C : resources cannot always be used efficiently. D : an economy will operate at a point inside its production possibilities frontier. E : an economy will operate at a point along its production possibilities frontier. Correct Answer : B 165 : A straight-line production possibilities frontier indicates that _____ A : the problem of scarcity does not exist. B : resources are imperfect substitutes. C : opportunity costs are constant. D : technology is rapidly expanding. E : some resources are not being used efficiently. Correct Answer : C 166 : Any movement along a bowed-out production possibilities frontier involves _____ A : the production of more of both goods. B : the production of more of one good and less of the other. C : the consumption of less of both goods. D : the consumption of more capital goods. E : an improvement in technology. Correct Answer : B 167 : Exhibit 2.4

Refer to Exhibit 2.4, which shows the production possibilities frontier for mufflers and socks. The opportunity cost of moving from point b to d is _____ A : equal to 30 mufflers. B : equal to 50 mufflers. C : equal to 100 socks. D : equal to 150 socks. E : equal to 250 socks. Correct Answer : C 168 : Exhibit 2.4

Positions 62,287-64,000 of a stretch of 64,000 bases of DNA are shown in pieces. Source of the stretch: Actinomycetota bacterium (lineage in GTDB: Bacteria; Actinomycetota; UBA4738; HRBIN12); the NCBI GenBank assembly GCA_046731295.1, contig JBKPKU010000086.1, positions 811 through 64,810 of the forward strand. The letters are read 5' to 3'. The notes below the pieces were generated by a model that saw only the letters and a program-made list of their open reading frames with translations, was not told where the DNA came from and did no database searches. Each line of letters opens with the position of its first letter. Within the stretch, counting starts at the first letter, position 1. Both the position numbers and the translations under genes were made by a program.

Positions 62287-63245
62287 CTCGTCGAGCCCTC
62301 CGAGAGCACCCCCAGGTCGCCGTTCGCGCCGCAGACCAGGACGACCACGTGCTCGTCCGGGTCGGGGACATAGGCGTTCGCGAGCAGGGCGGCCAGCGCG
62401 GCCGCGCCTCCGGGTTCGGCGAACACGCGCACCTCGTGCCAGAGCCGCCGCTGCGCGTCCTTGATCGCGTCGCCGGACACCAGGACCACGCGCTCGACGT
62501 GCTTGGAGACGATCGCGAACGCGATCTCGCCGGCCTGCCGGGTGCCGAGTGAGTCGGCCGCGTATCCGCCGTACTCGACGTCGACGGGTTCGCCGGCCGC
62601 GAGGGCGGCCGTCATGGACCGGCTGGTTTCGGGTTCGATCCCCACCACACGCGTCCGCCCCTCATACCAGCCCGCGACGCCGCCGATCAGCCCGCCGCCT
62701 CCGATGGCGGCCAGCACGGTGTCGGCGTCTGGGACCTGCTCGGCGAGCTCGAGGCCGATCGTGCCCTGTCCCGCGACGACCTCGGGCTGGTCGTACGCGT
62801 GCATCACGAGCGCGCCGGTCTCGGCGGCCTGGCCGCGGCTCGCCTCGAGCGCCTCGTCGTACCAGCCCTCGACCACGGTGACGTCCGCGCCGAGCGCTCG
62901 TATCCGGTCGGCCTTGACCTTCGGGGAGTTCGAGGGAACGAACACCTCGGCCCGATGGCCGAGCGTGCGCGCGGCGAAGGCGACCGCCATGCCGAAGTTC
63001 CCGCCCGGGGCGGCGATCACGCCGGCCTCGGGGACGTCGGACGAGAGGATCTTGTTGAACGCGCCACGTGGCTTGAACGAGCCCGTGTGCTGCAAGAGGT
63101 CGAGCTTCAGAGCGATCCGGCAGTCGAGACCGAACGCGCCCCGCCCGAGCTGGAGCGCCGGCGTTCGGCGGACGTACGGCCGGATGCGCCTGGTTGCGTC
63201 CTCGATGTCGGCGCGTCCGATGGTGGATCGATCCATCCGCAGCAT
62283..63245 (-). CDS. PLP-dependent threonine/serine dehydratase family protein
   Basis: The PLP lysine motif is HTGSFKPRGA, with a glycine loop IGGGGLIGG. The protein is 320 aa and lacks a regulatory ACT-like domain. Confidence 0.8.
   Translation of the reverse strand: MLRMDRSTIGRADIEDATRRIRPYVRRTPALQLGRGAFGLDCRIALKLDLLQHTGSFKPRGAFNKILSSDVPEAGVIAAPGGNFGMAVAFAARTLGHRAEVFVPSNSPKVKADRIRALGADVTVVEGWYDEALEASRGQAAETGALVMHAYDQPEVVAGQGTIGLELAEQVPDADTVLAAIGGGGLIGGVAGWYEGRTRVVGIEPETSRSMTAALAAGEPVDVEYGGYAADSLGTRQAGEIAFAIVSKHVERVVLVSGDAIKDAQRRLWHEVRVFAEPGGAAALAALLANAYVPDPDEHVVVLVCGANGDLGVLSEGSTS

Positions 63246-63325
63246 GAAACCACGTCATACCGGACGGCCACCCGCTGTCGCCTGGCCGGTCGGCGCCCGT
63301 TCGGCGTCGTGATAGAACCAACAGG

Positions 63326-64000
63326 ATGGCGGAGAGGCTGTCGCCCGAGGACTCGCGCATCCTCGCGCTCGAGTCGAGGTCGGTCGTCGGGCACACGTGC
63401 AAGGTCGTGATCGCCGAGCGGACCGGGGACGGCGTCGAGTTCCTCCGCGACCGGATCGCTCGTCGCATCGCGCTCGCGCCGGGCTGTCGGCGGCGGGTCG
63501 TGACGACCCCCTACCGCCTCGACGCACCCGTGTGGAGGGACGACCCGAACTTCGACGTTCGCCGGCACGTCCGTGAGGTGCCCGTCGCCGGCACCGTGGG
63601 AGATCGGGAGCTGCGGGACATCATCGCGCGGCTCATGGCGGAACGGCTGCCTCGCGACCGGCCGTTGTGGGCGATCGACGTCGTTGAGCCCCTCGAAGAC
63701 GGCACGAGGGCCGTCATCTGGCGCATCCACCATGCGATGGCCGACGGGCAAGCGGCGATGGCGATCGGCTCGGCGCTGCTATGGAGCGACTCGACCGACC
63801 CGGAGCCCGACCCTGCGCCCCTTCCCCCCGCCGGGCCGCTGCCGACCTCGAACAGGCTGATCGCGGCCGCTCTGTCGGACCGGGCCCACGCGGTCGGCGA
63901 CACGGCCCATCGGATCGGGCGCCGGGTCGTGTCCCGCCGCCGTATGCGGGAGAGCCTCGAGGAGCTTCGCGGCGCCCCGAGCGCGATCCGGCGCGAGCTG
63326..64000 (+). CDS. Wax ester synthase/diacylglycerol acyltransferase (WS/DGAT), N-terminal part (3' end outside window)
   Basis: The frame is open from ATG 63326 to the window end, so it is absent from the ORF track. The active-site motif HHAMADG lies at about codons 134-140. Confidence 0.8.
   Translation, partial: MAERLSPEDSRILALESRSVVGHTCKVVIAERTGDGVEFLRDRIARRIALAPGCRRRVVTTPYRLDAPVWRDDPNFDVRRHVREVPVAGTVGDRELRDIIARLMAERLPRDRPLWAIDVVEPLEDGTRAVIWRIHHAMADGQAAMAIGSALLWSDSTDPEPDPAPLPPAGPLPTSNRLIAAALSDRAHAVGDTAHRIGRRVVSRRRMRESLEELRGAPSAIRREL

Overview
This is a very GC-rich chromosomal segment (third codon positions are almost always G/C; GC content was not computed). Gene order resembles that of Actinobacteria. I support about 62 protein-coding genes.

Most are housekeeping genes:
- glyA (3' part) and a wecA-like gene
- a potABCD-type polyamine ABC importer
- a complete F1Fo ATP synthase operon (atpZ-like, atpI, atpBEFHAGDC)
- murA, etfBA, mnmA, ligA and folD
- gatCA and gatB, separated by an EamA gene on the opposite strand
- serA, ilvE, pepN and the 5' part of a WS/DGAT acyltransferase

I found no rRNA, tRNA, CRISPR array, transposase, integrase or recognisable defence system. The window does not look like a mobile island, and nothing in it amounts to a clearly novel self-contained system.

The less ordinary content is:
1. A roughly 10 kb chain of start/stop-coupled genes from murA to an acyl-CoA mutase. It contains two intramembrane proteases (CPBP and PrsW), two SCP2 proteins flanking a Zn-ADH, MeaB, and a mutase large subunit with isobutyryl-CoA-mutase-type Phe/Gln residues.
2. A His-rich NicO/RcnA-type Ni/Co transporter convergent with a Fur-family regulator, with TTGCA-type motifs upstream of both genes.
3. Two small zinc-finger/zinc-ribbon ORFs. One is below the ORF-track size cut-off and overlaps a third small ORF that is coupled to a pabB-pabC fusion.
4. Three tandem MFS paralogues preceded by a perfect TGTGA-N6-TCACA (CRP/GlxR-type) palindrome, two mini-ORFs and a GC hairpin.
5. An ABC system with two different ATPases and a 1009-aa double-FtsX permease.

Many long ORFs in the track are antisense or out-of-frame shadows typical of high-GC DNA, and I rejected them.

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Refer to Exhibit 2.4, which shows the production possibilities frontier for mufflers and socks. If society moves from point c to point d, then society: A : gains 100 socks. B : loses 30 mufflers. C : is worse off after the change in production. D : is not operating efficiently. E : experiences some unemployment of resources. Correct Answer : B 169 : On the production possibilities frontier, the opportunity cost of producing one more unit of a commodity per period is measured by the _____ A : monetary price of the commodity. B : amount of the other commodity that must be sacrificed. C : amount of unemployed resources that must be used. D : amount of satisfaction it gives consumers. E : amount of tax paid to the government for the production, sale, and use of the commodity. Correct Answer : B 170 : Which of the following would shift the production possibilities frontier outward? A : an increase in the size of the labor force B : existing resources and technology being used more efficiently C : more money being printed by the government D : the end of a strike by a labor union E : societys desire to produce more of one of the goods Correct Answer : A 171 : Which of the following would not shift the production possibilities frontier? A : an increase in capital stock B : a war that destroyed many buildings C : a technological improvement that improved the fuel efficiency of cars D : a decrease in the size of the labor force E : no change in the production process Correct Answer : E 40 / 49